Mystery – part 26, Volmoed and an aside …

75. 2019.8.8, MBB7954 – Skipping 9 populations to get south of Stormsvlei and to the farm Volmoed. It is November. I’ve tried to limit the number of pictures; but there are so many interesting variants. I wish I could show them one by one. They need to be looked at one by one.

Jakub Jilemicky – I remember seeing here a few scabrid clones.

Jakub has made such a valuable contribution. His localities are not the same as mine. He exposes the weakness in all our efforts. Lack of knowledge. Drawing conclusions from inadequate data. Not thinking and not asking questions. If we all honestly decided to sincerely think through this “species” problem and strive to arrive at a common agreed objective, we might be able to reach a solution. We will not do this while classification and revisions are presented and owned by individuals in a climate that does not value truth. Nor while fundamental principles of science i.e. “universality”, “communality”, “no personal gain” and “organised scepticism” are ignored.

There are absolutely mirabiloid genes (if you can call them that) in this population. Just out of sight in one of those little depressions is a mirabilis population that links the maraisoid mirabilis to the badiod and possibly with the muticoid. All this is supporting the hypothesis that there is a single gene pool and one species only? Mirabilis is in this area with the 9 mutica populations I mention – in not a single case do they occur together???? The reason seems to me very “simple”. The difference genetically is so small that there is a subtle element that determines the domination of one over the other in any particular habitat niche?

It is also just a single plant pictured, and as with mutica and retusa, one has to carry images of many plants from many populations to arrive at a valid opinion. I said badioid when I really mean all the mirabiloids in that Napier area. We are led to think in a reductionist manner and this is what enlightened thinkers try to explain to us when they use the word “holistically”. I crudely use the metaphor of the baboon picking cobs because I know what it means to go into the field and see a population of variants and say to what it relates to. Readers tend to forget what has gone before. What is the hypothesis we are looking at? A single gene pool with each population and plant significantly a part of a whole. A principle of classification is that it covers all the parts and not just bits of it. Now we go exploring and anything different is seen as new, instead of asking the question of how does it fit with or help explain what we already know.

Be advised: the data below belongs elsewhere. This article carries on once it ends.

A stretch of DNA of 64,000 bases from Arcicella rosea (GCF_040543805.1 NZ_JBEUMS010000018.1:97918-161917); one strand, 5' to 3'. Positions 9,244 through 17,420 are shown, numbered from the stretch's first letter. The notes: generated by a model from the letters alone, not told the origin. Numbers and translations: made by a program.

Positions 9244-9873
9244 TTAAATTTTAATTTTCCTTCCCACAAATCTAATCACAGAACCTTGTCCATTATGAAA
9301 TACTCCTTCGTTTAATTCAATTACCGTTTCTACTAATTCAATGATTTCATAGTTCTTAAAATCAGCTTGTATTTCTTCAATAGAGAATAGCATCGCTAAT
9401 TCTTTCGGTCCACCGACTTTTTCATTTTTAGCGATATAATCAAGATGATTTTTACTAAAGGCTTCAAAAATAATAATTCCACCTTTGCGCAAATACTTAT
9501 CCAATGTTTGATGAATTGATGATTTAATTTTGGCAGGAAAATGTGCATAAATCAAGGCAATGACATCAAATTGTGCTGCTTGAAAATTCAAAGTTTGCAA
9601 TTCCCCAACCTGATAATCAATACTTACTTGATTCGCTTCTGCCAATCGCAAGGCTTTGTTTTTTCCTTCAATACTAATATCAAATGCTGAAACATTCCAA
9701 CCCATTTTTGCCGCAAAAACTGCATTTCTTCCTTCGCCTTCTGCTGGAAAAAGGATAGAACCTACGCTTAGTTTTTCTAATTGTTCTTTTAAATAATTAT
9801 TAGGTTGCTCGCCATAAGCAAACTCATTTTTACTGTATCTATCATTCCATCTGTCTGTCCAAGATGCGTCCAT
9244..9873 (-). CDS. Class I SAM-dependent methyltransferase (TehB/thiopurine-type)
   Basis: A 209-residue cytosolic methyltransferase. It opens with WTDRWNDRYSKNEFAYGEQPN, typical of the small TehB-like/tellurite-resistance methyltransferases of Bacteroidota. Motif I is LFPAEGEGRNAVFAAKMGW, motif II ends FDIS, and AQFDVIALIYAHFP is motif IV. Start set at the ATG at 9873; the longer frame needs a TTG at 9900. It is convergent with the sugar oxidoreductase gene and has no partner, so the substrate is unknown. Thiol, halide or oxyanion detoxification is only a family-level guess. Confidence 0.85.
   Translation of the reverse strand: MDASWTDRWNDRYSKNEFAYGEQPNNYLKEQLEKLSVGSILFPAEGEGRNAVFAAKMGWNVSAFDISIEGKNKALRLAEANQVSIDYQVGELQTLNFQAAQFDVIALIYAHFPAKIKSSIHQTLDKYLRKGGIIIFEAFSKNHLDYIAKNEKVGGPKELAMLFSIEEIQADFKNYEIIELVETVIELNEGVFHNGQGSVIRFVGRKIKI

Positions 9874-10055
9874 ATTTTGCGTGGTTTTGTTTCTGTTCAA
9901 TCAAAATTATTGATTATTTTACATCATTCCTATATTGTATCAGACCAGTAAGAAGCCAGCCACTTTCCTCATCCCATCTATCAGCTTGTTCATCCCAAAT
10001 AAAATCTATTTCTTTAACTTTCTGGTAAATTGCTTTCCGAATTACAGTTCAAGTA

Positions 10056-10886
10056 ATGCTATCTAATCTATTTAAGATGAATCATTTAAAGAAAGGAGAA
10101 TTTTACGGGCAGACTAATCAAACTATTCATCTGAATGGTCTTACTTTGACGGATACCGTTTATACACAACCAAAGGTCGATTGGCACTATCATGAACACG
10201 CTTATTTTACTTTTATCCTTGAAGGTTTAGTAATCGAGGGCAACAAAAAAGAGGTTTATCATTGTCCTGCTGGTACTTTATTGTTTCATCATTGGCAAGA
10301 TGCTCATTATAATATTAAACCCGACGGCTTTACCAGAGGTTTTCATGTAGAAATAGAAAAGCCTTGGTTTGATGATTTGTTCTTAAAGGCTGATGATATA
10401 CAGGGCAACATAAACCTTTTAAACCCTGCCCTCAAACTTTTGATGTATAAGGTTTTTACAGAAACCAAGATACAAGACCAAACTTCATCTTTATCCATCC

A recent treatment of Haworthiopsis is rather depressing as it follows the tired concept of a flat evolutionary tree growing out of a two-dimensional bed of primordial mud. It is only the late Koos Roux as the botanist he became from a history as a horticulturalist and naturalist, who has ever expressed to me the same view I have, i.e. the pyllogram that emerges from DNA analysis by Bayesian statistics and its interpretation, is a two dimensional one and cannot express the true reticulate nature of change (is evolution the same thing?) and relationships. Whether the sequencing is past technology or new generation sequencing, this issue remains the same. If Haworthia is to be treated in the same way as Haworthiopsis the result will be comparable to the point at which Smith retired, confounded by the new facts of nomenclatural obligations both real and perceived. A dart board will be used to identify varieties in the continued absence of a species definition that is true. The sad fact is that plant taxonomy is very largely a subjective process. In the Haworthia groups this works for Tulista and for Haworthiopsis (unless one starts imagining subgroups and what purpose do those actually serve?). In Haworthia stricto there is just going to be the usual interpersonal put-down and strife.

76. 2019.8.10, MBB7075 – NE Volmoed between Riviersonderend and Stormsvlei. H. otzenii was described from near here, from a population no longer in existence.

Perhaps one can ask if anything has been proved by these posts to date and since about May? The argument has not just been about Haworthia retusa and its allies, but about classification and science generally. Is it my function to resolve these problems or just to suffer under them?

We have looked at (a guess) about 80 populations. There are possibly 400 more to consider. So we have seen about a fifth or much less of what there is, and I am not counting pictures I do not have from pre-digital years. Is all this seen so far in memory?

Tinus Potgieter asks “If we all honestly decided to sincerely think through this “species” problem and strive to arrive at a common agreed objective, we might be able to reach a solution.” “How to get to this point?”

Perhaps by recognition of the problem? When the idea of the national species list first arose, I was asked by PRE “Whose revision should we use, yours or that of Col Scott?”

In present time all hope is attached to “next generation sequencing” while faith lies in existing sequencing results. I have suggested that sequencing is flawed because it ignores the space/time nature of species, and that a definition can and should be derived outside of belief in an apparent objective way of determining them.

While collectors and the societies that represent their interests blindly put their faith in science, it is unlikely to happen. As in Haworthiopsis, some half-baked solution will be dressed up in sophisticated nomenclature. The language of DNA sequencing, Bayesian statistics and phyllograms will be added to trump and ridicule practical field observation and common sense. True or not will not be a serious consideration.